How do the California antitrust laws limit covenants not to compete?

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Jeffrey Johnson is a legal writer with a focus on personal injury. He has worked on personal injury and sovereign immunity litigation in addition to experience in family, estate, and criminal law. He earned a J.D. from the University of Baltimore and has worked in legal offices and non-profits in Maryland, Texas, and North Carolina. He has also earned an MFA in screenwriting from Chapman Univer...

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UPDATED: Jul 15, 2021

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One area in which the California antitrust laws differ from many other jurisdictions’ laws concerns how they restrict covenants not to compete. A covenant not to compete is an agreement that limits the extent to which businesses or persons will compete with one another. For example, an employee is often asked to sign a covenant not to compete with his or her employer for a certain time period after the employment ends.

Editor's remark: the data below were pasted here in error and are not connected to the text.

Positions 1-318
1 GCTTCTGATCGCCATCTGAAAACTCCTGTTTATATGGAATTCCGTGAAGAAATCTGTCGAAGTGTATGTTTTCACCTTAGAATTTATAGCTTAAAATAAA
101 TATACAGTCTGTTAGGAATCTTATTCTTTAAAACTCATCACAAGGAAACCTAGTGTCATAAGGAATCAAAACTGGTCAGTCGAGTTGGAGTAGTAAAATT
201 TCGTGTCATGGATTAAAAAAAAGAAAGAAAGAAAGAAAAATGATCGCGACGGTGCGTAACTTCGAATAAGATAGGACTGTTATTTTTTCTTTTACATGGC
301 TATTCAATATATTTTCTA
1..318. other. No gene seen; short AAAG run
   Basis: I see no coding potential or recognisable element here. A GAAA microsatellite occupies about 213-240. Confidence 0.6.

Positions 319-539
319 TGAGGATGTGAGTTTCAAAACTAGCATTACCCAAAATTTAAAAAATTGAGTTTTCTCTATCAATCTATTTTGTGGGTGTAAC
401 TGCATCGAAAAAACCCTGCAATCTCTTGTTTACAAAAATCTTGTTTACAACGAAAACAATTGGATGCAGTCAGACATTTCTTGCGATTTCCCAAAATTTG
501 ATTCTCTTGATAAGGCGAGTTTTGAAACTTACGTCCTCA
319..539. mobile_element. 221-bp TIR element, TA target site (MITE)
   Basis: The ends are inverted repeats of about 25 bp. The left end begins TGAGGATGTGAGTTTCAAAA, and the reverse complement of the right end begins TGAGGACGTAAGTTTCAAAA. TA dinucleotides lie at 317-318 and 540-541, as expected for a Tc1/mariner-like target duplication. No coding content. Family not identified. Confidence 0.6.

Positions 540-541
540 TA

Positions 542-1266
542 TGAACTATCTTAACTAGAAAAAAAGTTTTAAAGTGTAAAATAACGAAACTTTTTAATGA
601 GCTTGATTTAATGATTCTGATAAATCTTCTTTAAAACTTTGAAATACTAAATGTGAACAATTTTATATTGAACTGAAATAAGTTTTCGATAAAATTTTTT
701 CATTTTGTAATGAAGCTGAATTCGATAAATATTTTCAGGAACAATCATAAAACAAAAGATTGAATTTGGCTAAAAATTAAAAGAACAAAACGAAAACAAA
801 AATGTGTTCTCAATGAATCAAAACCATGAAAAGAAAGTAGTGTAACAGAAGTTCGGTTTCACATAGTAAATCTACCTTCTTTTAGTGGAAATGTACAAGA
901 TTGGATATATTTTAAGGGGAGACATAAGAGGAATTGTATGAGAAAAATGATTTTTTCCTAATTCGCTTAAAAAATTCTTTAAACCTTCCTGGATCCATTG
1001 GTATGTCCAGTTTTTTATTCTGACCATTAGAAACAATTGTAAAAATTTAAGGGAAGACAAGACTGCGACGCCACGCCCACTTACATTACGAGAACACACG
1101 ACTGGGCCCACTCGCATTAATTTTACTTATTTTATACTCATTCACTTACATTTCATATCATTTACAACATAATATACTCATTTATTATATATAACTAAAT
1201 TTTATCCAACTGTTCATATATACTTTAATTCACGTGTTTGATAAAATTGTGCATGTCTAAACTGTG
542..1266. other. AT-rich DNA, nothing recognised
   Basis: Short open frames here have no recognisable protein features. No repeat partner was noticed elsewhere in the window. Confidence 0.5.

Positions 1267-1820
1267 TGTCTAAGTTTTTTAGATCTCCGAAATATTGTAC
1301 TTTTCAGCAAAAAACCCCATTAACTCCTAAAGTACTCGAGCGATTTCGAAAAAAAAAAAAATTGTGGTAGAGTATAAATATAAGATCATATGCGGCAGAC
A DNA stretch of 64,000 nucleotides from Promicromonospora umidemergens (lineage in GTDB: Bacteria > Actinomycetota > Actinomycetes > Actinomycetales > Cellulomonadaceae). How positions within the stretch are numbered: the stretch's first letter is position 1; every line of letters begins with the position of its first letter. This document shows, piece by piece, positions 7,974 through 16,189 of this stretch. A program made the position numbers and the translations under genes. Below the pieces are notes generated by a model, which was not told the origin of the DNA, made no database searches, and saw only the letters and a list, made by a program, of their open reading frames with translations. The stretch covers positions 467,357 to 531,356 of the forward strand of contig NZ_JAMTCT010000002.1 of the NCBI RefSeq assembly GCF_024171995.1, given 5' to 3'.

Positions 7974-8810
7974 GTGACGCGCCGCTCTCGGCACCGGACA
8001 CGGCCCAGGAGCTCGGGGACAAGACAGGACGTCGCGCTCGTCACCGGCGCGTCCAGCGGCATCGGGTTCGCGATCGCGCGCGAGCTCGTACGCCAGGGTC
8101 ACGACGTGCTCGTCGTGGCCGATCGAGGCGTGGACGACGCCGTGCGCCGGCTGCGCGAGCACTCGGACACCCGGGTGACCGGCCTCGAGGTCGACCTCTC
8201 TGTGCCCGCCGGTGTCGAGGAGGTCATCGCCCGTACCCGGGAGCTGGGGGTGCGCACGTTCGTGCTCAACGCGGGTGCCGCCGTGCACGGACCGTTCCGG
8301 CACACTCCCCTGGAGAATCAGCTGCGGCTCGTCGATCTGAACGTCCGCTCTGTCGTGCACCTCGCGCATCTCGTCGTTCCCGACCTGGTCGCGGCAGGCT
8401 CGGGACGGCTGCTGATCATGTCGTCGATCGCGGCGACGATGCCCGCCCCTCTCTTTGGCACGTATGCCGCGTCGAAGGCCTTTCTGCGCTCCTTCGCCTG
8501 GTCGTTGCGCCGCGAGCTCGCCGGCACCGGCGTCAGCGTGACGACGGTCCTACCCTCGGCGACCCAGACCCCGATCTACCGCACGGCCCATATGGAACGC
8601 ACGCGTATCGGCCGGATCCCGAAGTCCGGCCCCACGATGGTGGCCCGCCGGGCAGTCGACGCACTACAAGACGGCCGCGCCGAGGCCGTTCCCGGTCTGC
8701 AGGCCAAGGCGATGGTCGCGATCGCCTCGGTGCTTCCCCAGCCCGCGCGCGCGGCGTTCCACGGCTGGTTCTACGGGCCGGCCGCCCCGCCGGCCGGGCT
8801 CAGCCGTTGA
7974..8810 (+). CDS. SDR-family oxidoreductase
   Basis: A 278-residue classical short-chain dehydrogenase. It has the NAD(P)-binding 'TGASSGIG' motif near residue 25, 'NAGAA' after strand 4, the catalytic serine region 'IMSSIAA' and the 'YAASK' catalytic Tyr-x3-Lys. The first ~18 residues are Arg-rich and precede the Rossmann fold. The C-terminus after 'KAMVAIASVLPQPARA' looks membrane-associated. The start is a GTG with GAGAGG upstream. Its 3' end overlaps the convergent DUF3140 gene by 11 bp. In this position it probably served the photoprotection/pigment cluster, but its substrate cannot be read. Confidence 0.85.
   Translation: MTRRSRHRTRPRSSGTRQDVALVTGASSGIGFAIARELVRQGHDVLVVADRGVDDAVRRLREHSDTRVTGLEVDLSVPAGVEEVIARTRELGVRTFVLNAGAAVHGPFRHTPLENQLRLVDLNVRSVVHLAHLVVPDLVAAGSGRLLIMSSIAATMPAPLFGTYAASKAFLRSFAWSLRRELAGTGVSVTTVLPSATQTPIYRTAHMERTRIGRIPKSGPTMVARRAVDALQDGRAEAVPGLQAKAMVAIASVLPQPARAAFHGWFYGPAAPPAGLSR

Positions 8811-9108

Covenants not to compete are often held to be outside the antitrust laws. However, California has a statute that voids any contract that restrains anyone from engaging in a lawful business or profession. Although the statute has some exceptions, including a prohibition on “unfair competition,” it can serve to void covenants not to compete that would be effective under federal law or the laws of other states.

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